Christmas Season In India

The Nativity scene represents the birth of Jesus. © Jurica

Christmas , the birth anniversary of Lord Jesus Christ, is celebrated in india with great fervour all over india by the christians and also other people also get innvolved in celebrating christmas.

People decorate their houses, erect christmas trees, make cribs with figure of baby jesus, Mother Mary , Joseph , the threee kings who come to visit the baby and shepard boys and their herds grazing around, depicting the scenes of jesus birth in the bible. They decorate the christmas tree, hang stars, gifts and illuminate them.

On the Christmas day, people enjoy a sumptuous Christmas lunch. Christmas cakes and wines are served to visitors and gifts given to friend and relatives. Christmas celebrations vary in different parts of India . In some parts, small clay oil burning lamps, mango and banana trees are decorated. All the major Indian cities wear a festive look. shops and bazaars are decorated for the occassion and offer attractive prices.

Carol singing, get together and the exchanging of gifts enhance the Christmas spirit. Christmas parties go on for atleast a week, retaining the festive mood to celebrate the new year. On 25th December Christians all over the world celebrate the birth of Jesus Christ, the founder of Christianity.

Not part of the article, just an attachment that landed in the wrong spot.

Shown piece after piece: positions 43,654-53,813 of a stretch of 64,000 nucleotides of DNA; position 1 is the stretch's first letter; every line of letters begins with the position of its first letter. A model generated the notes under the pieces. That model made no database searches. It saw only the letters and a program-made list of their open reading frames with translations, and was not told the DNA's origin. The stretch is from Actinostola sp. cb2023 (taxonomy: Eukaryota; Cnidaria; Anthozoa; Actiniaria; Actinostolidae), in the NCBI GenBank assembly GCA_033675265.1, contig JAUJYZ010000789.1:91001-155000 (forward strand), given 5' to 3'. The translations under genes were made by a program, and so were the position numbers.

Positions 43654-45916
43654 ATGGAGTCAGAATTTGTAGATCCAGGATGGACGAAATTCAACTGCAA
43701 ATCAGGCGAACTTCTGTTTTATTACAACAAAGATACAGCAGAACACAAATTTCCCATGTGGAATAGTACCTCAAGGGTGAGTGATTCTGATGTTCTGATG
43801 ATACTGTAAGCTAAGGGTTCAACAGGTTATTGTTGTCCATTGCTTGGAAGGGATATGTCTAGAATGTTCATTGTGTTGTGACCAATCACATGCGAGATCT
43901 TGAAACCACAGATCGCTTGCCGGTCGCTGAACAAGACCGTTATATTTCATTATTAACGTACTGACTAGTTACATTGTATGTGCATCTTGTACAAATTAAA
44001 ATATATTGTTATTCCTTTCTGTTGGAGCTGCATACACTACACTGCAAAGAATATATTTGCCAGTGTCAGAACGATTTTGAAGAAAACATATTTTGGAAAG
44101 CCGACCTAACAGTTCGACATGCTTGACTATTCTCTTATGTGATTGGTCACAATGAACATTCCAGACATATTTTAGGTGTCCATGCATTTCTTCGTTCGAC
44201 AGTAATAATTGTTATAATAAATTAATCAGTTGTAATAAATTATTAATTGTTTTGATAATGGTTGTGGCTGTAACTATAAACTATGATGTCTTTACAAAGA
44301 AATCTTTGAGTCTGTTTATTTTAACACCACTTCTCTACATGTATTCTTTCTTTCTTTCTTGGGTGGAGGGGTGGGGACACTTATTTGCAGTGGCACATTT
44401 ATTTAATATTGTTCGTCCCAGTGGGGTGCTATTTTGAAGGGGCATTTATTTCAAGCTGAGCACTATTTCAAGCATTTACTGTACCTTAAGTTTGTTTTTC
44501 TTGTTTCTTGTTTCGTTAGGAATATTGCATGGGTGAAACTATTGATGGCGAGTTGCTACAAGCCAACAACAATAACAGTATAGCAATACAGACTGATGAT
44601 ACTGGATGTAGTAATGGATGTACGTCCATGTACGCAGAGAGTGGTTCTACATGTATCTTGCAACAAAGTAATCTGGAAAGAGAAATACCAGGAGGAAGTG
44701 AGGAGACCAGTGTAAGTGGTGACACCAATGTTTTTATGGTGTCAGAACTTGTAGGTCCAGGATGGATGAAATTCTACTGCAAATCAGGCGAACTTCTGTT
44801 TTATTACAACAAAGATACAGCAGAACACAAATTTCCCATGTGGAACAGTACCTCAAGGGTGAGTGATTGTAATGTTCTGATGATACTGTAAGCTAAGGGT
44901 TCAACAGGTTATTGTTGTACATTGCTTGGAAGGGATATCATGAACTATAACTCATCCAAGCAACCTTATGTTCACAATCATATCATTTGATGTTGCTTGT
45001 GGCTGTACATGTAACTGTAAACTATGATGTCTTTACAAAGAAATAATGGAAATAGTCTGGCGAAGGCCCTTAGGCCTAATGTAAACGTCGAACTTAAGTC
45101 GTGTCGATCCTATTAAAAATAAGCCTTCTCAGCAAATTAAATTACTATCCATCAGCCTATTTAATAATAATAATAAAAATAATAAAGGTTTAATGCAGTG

This is the most important and merriest festival of the Christians. Other communities in India also look upon it as a festival of Goodwill and Greetings.

During the British period it was celebrated on an all over India basis. from the Christmas evening i.e on the evening of 24th December public holidays for two days were declared. Thus the festival concluded with welcoming of the New Year.

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Childrens and youngsters looked forward to Christmas holidays when they enjoyed themselves to their heart’s content . It was also during the British period that the Christmas missionaries penetrated to the interior of India even to the tribal regions, resulting in the number of people who were converted to christian faith rendering the Christians becoming the third most important community in India.

After India acheived independence, this festival lost much of its importance, yet the traditional celebration of it continues specially in Metropolitian cities of Kolkata, Delhi, Mumbai and Chennai, where Christians as well as Non-Christians celebrate it on quite grand scale.


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